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Your Environment. Your Health.

Progress Reports: Michigan State University: Research Translation Core

Superfund Research Program

Research Translation Core

Project Leader: Brad L. Upham
Grant Number: P42ES004911
Funding Period: 2006-2020
View this project in the NIH Research Portfolio Online Reporting Tools (RePORT)

Learn More About the Grantee

Visit the grantee's eNewsletter page Visit the grantee's eNewsletter page

Progress Reports

Year:   2019  2018  2017  2016  2015  2014  2013  2012  2011  2010  2009  2008  2007  2006 

Three specific goals were proposed in the original proposal:

  1. Development of WEB site [Molecular Biology Tools Repository (MBTR) for bioremediation workers, researchers and policy makers to be created for the enhancement of the quality and efficiency of risk assessment purposes].
  2. Annual seminars and natural meetings to help facilitate internal and external research collaborations and educational outreach of the research.
  3. An international meeting to highlight the progress made on the total research projects.
Advances Made in 2007:
  1. Progress towards partnering with governmental agencies. While the initial efforts of the aims of this core did not include the direct partnering with government agencies until both the WEB tool was starting to be developed, this core made indirect efforts to involve both Michigan and Midwest Regional agencies in the seminar series and in the first annual meeting {see 3 below}
  2. Progress towards conducting technology transfer. The Research Translation core is developing a Molecular Biology Tool Kit (MBTK) based on software tools developed by the Center’s research in detection of biodegradative activity in the environment. The Core researchers have enhanced the Functional Gene Pipeline/Repository component of the MBTK. These enhancements include adding additional video tutorials and extensive modifications to the phylogenetic tree-building component. In addition, they are expanding their toolkit to provide specialized tools for new sequencing technologies, such as 454 pyrosequencing that generate tens to hundreds of thousand of sequences at the time. Dr. Trosko and his team developed tools to align, cluster, dereplicate and simplify the computing-intensive analysis. The toolkit also provides output files compatible with specialized statistical analysis packages, such as R, EstimateS, and SPADE.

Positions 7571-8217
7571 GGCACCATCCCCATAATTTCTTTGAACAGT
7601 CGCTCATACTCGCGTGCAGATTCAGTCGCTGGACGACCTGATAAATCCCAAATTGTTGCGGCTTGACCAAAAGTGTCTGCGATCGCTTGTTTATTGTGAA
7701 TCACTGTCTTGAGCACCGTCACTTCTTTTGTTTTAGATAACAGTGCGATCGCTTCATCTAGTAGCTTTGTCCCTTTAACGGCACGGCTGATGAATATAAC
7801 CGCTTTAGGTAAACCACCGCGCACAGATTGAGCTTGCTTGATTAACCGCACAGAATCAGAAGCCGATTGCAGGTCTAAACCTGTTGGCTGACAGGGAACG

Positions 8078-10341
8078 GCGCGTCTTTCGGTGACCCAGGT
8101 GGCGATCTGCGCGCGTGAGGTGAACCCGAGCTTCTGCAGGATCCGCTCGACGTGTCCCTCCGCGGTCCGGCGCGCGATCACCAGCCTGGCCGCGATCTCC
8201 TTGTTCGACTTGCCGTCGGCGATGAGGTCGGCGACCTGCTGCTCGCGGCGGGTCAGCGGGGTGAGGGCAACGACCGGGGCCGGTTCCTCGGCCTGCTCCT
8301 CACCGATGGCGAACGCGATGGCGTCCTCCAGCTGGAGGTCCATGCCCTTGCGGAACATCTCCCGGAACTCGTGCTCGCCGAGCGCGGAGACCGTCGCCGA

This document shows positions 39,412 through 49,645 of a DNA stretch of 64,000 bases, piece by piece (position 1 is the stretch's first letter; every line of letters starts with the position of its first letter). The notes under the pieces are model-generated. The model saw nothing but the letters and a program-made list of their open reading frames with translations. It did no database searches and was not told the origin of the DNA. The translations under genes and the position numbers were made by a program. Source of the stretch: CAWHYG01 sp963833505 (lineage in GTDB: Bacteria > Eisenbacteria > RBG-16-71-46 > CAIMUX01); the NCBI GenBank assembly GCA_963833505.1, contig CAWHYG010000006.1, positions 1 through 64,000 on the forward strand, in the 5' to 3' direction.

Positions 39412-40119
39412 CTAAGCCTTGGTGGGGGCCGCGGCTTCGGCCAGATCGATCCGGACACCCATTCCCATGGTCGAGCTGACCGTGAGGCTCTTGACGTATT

3. Progress toward communicating to broad audiences, including pages and print materials development. The Research Translation Core held its first annual meeting on September 19th at the Kellogg Center, Michigan State University on “The NAS and WHO on Dioxin and Dioxin-Like Compounds: International Policy Implications and Potential Impact,” with 105 participants representing governmental agents (22), foundations/consulting firms (27), and academia (56). In addition, the Research Translation Core held several seminars to which MSU Program project investigators, MSU-wide faculty, Michigan government agencies, and private industry were invited and attended. [Stephen Safe, “ Selective AhR modulators: Opportunities for cancer chemotherapy and problems for risk assessment”, July 10, 2007].
  4. Preparation of attendance to the Superfund SBRP annual meeting for poster presentation [E. Cardenas, J.R. Cole, A.S. Kulam-Syed-Mohideen, Q. Wang, B. Chai, B. Upham, S. Hashsham, J. Trosko, and N.E. Kaminski. ”The MSU SBRP Molecular Biology Tools Repository.” NIEHS SBRP Superfund Symposium, Research Triangle Park, N.C., November, 2007.]

    Significance of Progress

    The Functional Gene Pipeline/Repository component of the Molecular Biology Tool Kit is now used by researchers from both the US and Europe. On average, it receives over 5000 visits from over 700 unique IP addresses each month. The Annual Meeting helped disseminate up-to-date information on dioxin policy implications to government, academia, and industry.

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